Hamrick Station was a small community in Washington Township about five miles south of Greencastle on the Manhattan Road. One of the focal points of the community was the depot along the Vandalia rail line, which was completed in 1852 and later became known as the Pennsylvania railroad. The depot was not shown in the 1864 Putnam County map but is on the 1879 map from the Putnam County Atlas, as is the
Hamrick Post Office which began in 1866. School No. 1 was located close enough to the west to be called the Hamrick School.
The original Hamrick School building was believed to have been located about a mile west of the Manhattan road and about a mile north of the Hamrick Road (now 550S), in dense woods near a spring of water. Sometime prior to 1864 this log building was abandoned, and a new one room frame structure was built on the north side of the Hamrick Road, about a quarter mile west of Manhattan road. In 1923 the school was closed, and students then began attending the Manhattan School, which was located about two miles to the south.
On February 3, 1924 the former Hamrick depot was destroyed completely by fire, probably by a spark from a passing train. Paul Abrams had been living in the station, which was said to have been used as a store at one time. He was away from home at the time of the fire and lost all his household goods.
One of the prominent citizens of the community was the Hon. Ambrose Dudley Hamrick, who more commonly went by A. D. Hamrick. He was born 1807 in Mason County, Kentucky, where he married Eliza “Ella” Simpson on November 16, 1829. His father served in the Revolutionary War from Virginia. Gilson Hamrick (transcribed as Gibson Hamrick) was living in Kenton Co., KY when he applied for a Revolutionary War pension. It was denied/rejected as he had not served a full six months. A. D. Hamrick was of Irish descent and came to Indiana about 1832 along with his parents, Mrs. Hamrick’s family, led by her father Solomon Simpson, and several other family members. The Hamrick’s settled about five miles south of Greencastle in Washington Township at a place that in time became known as Hamrick Station.
In the late 1840’s and early 1850’s the Hon. A. D. Hamrick served Putnam County as a State Senator under the Whig ticket. Hamrick was a leading agriculturalist, serving a number of years on the State Board of Agriculture during the 1860’s and 1870’s, under whose direction the Indiana State Fair was held. Hamrick served as President of the State Board of Agriculture for several terms. According to an article in the Daily Banner on September 2, 1940, Hamrick was one of the first trustees of the “Boone and Hutcheson Cemetery Company” which was organized on May 22, 1879, along with Aaron Lewis, P. A. Bence, David Houck and Henry Hutcheson. Other members included Daniel Boone, who was related to the pioneer of the same name.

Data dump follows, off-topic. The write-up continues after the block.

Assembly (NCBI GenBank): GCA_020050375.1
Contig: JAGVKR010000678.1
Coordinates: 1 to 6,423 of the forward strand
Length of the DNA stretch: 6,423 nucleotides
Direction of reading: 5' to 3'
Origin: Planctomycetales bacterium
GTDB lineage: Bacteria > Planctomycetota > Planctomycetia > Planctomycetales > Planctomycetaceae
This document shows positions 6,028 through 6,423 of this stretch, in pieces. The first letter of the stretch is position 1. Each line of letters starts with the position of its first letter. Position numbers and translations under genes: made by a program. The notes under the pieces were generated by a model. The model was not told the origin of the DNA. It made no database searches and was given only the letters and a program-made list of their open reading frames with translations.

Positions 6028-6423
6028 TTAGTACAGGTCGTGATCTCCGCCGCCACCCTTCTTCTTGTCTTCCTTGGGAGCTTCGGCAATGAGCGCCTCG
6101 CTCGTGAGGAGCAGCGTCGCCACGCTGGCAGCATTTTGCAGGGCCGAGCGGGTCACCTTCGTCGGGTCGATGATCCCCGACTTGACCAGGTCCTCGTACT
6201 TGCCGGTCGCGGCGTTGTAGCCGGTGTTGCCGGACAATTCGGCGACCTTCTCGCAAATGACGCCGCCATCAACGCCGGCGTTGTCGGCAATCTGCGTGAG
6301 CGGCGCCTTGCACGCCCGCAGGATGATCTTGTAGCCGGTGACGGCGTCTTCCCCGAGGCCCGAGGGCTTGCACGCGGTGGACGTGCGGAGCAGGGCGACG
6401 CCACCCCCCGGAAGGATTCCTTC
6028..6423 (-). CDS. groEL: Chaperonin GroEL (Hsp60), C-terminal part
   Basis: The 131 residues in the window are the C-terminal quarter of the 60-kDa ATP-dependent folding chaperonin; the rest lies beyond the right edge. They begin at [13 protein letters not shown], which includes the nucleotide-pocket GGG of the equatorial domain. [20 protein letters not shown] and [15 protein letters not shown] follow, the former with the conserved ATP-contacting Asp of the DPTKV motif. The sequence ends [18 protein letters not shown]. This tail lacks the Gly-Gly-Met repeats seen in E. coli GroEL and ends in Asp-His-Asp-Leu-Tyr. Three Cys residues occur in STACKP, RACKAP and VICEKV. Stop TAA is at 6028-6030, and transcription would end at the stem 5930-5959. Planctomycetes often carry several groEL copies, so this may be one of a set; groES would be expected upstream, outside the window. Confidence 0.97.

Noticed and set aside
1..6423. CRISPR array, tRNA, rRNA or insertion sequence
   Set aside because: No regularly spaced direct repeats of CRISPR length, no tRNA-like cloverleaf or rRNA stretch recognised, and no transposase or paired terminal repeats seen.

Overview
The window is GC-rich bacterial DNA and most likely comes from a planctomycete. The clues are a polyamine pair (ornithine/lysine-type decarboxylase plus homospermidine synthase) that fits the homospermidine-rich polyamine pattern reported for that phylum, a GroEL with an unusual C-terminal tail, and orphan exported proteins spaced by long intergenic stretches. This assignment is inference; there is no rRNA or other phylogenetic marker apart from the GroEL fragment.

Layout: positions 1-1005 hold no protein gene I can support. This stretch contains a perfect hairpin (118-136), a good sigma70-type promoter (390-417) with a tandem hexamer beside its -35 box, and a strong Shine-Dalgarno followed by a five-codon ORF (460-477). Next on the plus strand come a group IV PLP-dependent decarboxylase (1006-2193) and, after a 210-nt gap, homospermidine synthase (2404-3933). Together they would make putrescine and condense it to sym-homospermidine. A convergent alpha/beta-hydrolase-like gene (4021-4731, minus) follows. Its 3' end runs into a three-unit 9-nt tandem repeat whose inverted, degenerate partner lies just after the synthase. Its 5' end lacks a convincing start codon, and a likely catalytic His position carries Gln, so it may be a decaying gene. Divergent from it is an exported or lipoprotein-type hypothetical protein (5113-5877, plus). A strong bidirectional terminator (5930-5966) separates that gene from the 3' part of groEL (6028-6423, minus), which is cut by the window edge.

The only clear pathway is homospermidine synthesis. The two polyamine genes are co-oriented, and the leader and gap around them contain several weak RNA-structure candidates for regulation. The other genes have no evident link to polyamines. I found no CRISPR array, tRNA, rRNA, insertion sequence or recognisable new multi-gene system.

The Hon. A. D. Hamrick served in many civic positions, including a director of the Northwestern Christian University. He also served as Hamrick Station postmaster on several occasions in the 1860’s and 1870’s. Having lived a long and productive life, Hamrick died May 20, 1899. He and Mrs. Hamrick, who preceded him in death on February 13, 1879, are interred at the Boone and Hutcheson Cemetery.
Their children were Solomon Simpson Hamrick, born abt. 1831, died May 3, 1863, in Chancellorsville, VA; Mary F. Hamrick, born abt. 1833; Lucinda B. Hamrick, born abt. 1836, married Leander M. Campbell, June 25, 1867, in Putnam Co.; Sarah B. Hamrick, born abt. 1839, died 1931; Charles C. Hamrick, born 1845, died 1884, who was a doctor and served as attending physician at the State prison in Michigan City, buried Boone Hutcheson Cemetery, Putnam Co.; and Walter S. Hamrick, born February 10 1849, died July 10, 1918; married June 24, 187 in Putnam Co., Elizabeth "Lizzie" F. Bryan, born January 16, 1855, died August 15, 1948, both are buried at Boone Hutcheson.
Solomon Simpson “Simp” Hamrick died May 3, 1863 at Chancellor, Spotsylvania County, Virginia and was 1st Lieutenant, Co. A, 27th Indiana Regiment. He is buried at St. Marye's Heights, Fredericksburg National Cemetery, Fredericksburg, Virginia, gravesite 4431. Detailed information, including two letters from Solomon Simpson Hamrick to his father during the Civil War were compiled by Sharon Bryant, now deceased. This information indicates it has been copyrighted so I am not including here, but it can be viewed at: